C Programming - Control Instructions - Discussion

8. 

Which of the following statements are correct about the below program?

#include<stdio.h>
int main()
{
    int n = 0, y = 1;
    y == 1 ? n=0 : n=1;
    if(n)
        printf("Yes\n");
    else
        printf("No\n");
    return 0;
}

[A]. Error: Declaration terminated incorrectly
[B]. Error: Syntax error
[C]. Error: Lvalue required
[D]. None of above

Answer: Option C

Explanation:

No answer description available for this question.

Ravindra Nath Mishra said: (Jun 2, 2010)  
LVALUE required means lift hand side value this error occurs when there is variable declared to store the returned value.
In following question y==1 is condition which is true but there is left hand side variable in order to store the returned value thus, lvalue error occurs .

Ramesh said: (Jun 26, 2010)  
y == 1?n=0:n=1; this statement evaluates like following
((y == 1) ? n) = 0 : n = 1;

== has higher precedence then ? : operator then assignment operator.
(y == 1) ? n evaluates to rvalue not lvalue, so the assignment operator doesn't work.

Hence lvalue is required.

Venkz said: (Aug 28, 2010)  
y == 1 ? n=0 : n=1; should be replaced by

n=(y==1)?0:1;

Sandy said: (Sep 2, 2010)  
I don't think there is an error in the program. It give No as output when executed on Dev C++;.

Kiran said: (Jan 3, 2011)  
There is an error in ?: ternary operator .

Here, y ==1 ? n =0 :n =1 evaluates to y==1 is true then it goes to n = 1 and assigned for it But n is not assigned to any of the variable. It gives an error which is Lvalue is required.

Abhijit said: (Jan 3, 2011)  
I dont think there is any error in the prog.

Deepa said: (Apr 10, 2011)  
There is no error in program, but value of n is being 1, why;.

Santhi said: (Jul 13, 2011)  
What do you mean by ((y == 1) ? n) = 0 : n = 1;

Sathuragiri said: (Oct 27, 2011)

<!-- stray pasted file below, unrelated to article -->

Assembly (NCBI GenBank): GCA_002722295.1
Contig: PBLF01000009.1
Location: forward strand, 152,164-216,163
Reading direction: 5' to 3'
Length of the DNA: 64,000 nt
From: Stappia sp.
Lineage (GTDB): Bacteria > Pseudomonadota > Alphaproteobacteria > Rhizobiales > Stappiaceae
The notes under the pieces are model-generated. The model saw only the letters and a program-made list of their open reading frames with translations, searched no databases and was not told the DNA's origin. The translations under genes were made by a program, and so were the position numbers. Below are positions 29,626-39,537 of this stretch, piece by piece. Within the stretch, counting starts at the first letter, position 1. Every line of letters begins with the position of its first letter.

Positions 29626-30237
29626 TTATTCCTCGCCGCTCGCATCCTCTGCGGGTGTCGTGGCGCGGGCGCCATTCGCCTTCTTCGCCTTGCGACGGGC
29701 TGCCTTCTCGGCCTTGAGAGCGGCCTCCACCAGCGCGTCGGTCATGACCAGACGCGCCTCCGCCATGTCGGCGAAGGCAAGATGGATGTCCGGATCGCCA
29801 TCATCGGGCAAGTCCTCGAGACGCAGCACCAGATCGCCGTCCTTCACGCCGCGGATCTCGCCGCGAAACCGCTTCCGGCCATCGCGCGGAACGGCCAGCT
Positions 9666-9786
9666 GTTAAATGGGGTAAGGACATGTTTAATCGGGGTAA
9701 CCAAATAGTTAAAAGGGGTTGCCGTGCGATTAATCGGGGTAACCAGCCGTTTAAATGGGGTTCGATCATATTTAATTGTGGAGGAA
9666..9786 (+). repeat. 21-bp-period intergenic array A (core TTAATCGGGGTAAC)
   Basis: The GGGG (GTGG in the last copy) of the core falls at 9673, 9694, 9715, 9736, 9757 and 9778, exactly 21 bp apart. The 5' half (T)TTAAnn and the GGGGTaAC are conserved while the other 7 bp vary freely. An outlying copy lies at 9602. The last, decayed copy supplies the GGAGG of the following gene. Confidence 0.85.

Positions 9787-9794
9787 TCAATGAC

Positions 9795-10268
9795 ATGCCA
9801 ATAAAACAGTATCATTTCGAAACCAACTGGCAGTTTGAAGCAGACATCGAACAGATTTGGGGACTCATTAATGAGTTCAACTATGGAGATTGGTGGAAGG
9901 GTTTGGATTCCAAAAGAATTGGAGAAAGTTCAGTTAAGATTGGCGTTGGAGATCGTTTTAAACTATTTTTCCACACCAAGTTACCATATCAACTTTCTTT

n=(y==1)?0:1 means check if y=1 or not. then y=1 means print n=0 or print n=1. Thus the way depends upon the y value, the given value need to store some where. In c lang, we assigned left hand side at which the given value will store autometically. Thus the way n is missing in given program.

Ashok said: (Nov 21, 2011)  
Hi friends....
y == 1 ? n=0 : n=1;
in the above statement we have 2 assignment statements after condition.
but the 2nd assignment statement should be in ( ).
because if there are two assignment statements after condition in ternary statement the second statement should be in ( )..
y == 1 ? n=0 : (n=1);
(according to test your c skills by Y.KANETHKAR)...

Rohini said: (Dec 8, 2011)  
Problem : y==1? n=0:n=1;

Soln: There should be variable on a left-side of assignment operator to hold than it will give proper result.

int x;
x=(y==1?n=0:n=1);
where x = 1(true value returned)

Sanjana said: (May 21, 2012)  
What do you mean by ((y==1)?n)=0:n=1;?

Debashish Ghosh said: (Jun 1, 2012)  
When the compiler reaches the second n in
y == 1 ? n = 0 : n = 1;
It is convinced that the conditional expression is completely scanned. This expression evaluates to an R-value after which the compiler encounters an assignment operator (=). So essentially the compiler sees the above statement as
(y == 1 ? n = 0 : n) = 1;.
And the expression inside the brackets evaluates to an R-value. Since we can not place an R-value before the assignment operator (=), the compiler generates the error message "L-value required".

Navneeraj Mishra said: (Jul 23, 2012)  
In turbo c this prog gives error: "L-value required".

While in dev c++ its executes successfully and gives the o/p as: No

Ashok said: (Sep 17, 2012)  
Thank you kiran.

Ravi said: (May 24, 2014)  
#include<stdio.h>
int main()
{
int n = 0, y = 1;
y == 1 ? n=0 : n=1;
if(n)
printf("Yes\n");
else
printf("No\n");
return 0;
}

Compile and run the following code in Turbo C or in GCC.
The conditional operator ?: has following form.
(condition)?true part : false part.

Thus, the value of n will be 0 not 1.

Manjuanath (mj) said: (Jul 12, 2015)  
In grouping is required otherwise error as Lvalue required.

y == ? (n=0):(n=1);

Here you will not get error friends.

Suraj said: (Oct 20, 2015)  
Yes, @Sandya is right when run these code in GCC it also gives "NO" as a output and if you assign n=1 in if than it gives "YES" as a output so before If there is no bug.

Amit said: (Jun 9, 2017)  
The syntax y == 1 ? n=0 : n=1; should be written as y==1?0:1;.

Chethan N said: (Dec 30, 2017)  
Expression? True(1):false(0)
In false condition it's always value is 0.
We don't modify it,

If can't assign the value n=1 in false condition.

Praween Kumar said: (Aug 4, 2018)  
y==1?n=0:n=1; <=> (y==1?n=0:n)=1;

Here, within parenthesis is an expression so, we can't assign value in an expression.

Rajesh Katta said: (Mar 6, 2020)  
Here the ternary operator is used so that it will need the left-hand side value like in the form of ternary syntax.

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